Waukesha, WI—Walter, a cutting tool manufacturer, now has product data available on MachiningCloud. MachiningCloud is a product data provider for world-leading cutting tool manufacturers, CNC machines, and workholding. Over 40,000 precision Walter tools for milling, turning, drilling and threading applications can be accessed.
The Walter MachiningCloud partnership utilizes the convenience of cloud-based technology, which enables customers to optimize the way they gather information for their manufacturing operations by effortlessly searching for the proper cutting tool that best fits their application.
Walter customers will be able to increase productivity and achieve greater accuracy by easily downloading descriptive, usage and geometric information directly into their shop floor software, such as CAM, simulation, and tool management systems.
"At Walter, we believe that good product data is the foundation for optimizing our customer’s digital processes. With the Walter catalog on MachiningCloud, we have reached another milestone on this journey." says Konstantinos Bountolas, responsible for product data and digital solutions at Walter.
“We are very pleased that customers can now find Walter product data on MachiningCloud”, says Pierre-Francois Tavard, Senior Product Manager for MachiningCloud. “In a world eager to embrace Industry 4.0 technology, MachiningCloud will help deliver up-to-date product data right from Walter’s knowledgebase to Walter’s customer desktops and tablets.”
Related Glossary Terms
- computer numerical control ( CNC)
computer numerical control ( CNC)
Microprocessor-based controller dedicated to a machine tool that permits the creation or modification of parts. Programmed numerical control activates the machine’s servos and spindle drives and controls the various machining operations. See DNC, direct numerical control; NC, numerical control.
- computer-aided manufacturing ( CAM)
computer-aided manufacturing ( CAM)
Use of computers to control machining and manufacturing processes.
- gang cutting ( milling)
gang cutting ( milling)
Machining with several cutters mounted on a single arbor, generally for simultaneous cutting.
Machining operation in which metal or other material is removed by applying power to a rotating cutter. In vertical milling, the cutting tool is mounted vertically on the spindle. In horizontal milling, the cutting tool is mounted horizontally, either directly on the spindle or on an arbor. Horizontal milling is further broken down into conventional milling, where the cutter rotates opposite the direction of feed, or “up” into the workpiece; and climb milling, where the cutter rotates in the direction of feed, or “down” into the workpiece. Milling operations include plane or surface milling, endmilling, facemilling, angle milling, form milling and profiling.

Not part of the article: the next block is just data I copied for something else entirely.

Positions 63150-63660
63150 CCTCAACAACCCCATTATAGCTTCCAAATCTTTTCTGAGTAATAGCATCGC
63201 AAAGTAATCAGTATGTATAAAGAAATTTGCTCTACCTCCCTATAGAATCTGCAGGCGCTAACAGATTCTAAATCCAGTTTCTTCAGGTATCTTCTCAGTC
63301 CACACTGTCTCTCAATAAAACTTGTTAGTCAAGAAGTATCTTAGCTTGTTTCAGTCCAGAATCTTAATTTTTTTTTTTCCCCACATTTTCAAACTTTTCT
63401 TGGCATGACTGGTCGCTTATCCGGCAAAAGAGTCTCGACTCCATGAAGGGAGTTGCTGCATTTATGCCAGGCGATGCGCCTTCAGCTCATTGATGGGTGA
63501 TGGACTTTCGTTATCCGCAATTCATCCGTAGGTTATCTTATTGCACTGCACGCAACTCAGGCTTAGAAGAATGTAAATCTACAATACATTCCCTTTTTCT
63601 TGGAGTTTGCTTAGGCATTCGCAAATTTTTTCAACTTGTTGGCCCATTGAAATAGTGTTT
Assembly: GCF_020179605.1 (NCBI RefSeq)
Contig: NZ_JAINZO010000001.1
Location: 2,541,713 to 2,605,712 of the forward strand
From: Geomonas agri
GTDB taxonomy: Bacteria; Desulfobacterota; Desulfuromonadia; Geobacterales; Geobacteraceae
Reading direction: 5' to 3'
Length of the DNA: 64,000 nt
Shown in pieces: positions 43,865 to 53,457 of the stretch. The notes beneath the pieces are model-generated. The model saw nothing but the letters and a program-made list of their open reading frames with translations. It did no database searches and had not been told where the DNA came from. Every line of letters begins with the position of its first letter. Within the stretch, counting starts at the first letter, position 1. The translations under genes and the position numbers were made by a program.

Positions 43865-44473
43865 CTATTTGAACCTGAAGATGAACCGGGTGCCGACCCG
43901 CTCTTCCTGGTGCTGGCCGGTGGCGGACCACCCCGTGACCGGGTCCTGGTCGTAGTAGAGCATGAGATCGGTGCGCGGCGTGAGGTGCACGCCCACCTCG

Process of both external (e.g., thread milling) and internal (e.g., tapping, thread milling) cutting, turning and rolling of threads into particular material. Standardized specifications are available to determine the desired results of the threading process. Numerous thread-series designations are written for specific applications. Threading often is performed on a lathe. Specifications such as thread height are critical in determining the strength of the threads. The material used is taken into consideration in determining the expected results of any particular application for that threaded piece. In external threading, a calculated depth is required as well as a particular angle to the cut. To perform internal threading, the exact diameter to bore the hole is critical before threading. The threads are distinguished from one another by the amount of tolerance and/or allowance that is specified. See turning.
Workpiece is held in a chuck, mounted on a face plate or secured between centers and rotated while a cutting tool, normally a single-point tool, is fed into it along its periphery or across its end or face. Takes the form of straight turning (cutting along the periphery of the workpiece); taper turning (creating a taper); step turning (turning different-size diameters on the same work); chamfering (beveling an edge or shoulder); facing (cutting on an end); turning threads (usually external but can be internal); roughing (high-volume metal removal); and finishing (final light cuts). Performed on lathes, turning centers, chucking machines, automatic screw machines and similar machines.